I knew that answer before you told me ... didn't I? : subjective experience versus objective measures of the knew-it-all-along effect




Arnold, Michelle Marie.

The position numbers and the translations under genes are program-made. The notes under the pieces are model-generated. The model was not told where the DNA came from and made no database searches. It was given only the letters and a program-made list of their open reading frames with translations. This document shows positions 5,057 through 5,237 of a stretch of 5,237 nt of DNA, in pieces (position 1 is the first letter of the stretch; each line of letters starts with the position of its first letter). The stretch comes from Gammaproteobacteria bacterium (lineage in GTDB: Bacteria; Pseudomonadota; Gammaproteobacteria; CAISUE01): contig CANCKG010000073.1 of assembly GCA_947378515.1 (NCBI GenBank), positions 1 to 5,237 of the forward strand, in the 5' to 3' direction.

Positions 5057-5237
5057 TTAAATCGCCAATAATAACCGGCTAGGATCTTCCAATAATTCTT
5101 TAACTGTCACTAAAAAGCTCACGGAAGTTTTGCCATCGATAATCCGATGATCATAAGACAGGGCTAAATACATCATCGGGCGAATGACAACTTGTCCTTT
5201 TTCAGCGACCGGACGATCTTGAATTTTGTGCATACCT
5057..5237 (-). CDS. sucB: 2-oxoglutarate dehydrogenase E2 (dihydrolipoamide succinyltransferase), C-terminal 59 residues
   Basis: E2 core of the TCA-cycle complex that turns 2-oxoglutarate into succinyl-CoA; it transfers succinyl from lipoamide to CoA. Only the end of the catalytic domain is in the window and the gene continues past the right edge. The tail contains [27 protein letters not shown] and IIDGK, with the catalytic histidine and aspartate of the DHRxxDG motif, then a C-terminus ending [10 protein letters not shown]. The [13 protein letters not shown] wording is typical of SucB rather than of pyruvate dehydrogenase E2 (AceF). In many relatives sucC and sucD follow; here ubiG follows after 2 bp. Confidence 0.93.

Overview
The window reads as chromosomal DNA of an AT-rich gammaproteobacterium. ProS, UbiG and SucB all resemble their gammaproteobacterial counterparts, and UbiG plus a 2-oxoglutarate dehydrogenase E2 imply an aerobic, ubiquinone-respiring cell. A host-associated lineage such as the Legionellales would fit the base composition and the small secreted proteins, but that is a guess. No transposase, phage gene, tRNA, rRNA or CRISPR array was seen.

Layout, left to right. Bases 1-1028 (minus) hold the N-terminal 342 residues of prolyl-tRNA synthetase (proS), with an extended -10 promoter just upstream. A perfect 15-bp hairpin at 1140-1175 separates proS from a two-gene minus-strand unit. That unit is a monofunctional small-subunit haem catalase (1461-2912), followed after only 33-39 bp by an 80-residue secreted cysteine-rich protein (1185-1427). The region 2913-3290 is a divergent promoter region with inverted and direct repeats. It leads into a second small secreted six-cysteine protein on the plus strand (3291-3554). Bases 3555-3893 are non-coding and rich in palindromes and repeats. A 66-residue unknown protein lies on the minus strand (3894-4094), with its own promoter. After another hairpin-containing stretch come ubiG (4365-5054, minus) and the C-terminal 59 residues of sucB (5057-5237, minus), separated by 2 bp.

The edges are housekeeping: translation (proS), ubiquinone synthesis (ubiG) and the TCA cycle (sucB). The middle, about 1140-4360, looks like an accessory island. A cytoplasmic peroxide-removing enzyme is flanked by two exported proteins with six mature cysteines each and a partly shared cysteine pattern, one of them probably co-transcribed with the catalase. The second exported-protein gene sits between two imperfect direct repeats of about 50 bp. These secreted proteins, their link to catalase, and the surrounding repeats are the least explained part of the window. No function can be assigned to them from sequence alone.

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The knew-it-all-along (KIA) effect occurs when individuals report that they had previously known something that they learned only recently. Participants in a traditional KIA experiment first rate on a number scale the likelihood of one or more given responses being the correct answer for trivia-like questions (Phase 1); in the feedback phase they are shown the correct answers for a portion of the questions; and in the final phase they are asked to ignore the feedback and give the same number rating for each question that they had given in the first phase. Although several studies have shown that people often have difficulty retrospectively determining the level of knowledge they had prior to the occurrence of feedback, there is no research exploring the subjective experience of the effect. We incorporated a RememberIJust KnowIGuess judgment in a traditional (Experiment 1) and a modified-traditional (Experiment 2: 2-alternative-forcedchoice) KIA paradigm. In the modified paradigm the number scale was eliminated, and participants simply chose which of two response alternatives they believed to be the correct answer for each trivia question. Experiments 3 - 5 were similar in format to Experiments 1 and 2, but the trivia stimuli were replaced with word puzzles, which were expected to be better suited to inducing a feeling of having known it all along because answers to trivia questions typically seem arbitrary, whereas solutions to word puzzles give rise to ah-ha experiences. A typical KIA effect was observed in all five experiments, but evidence for an accompanying subjective feeling of knew-it-all-along was found only with word puzzle stimuli.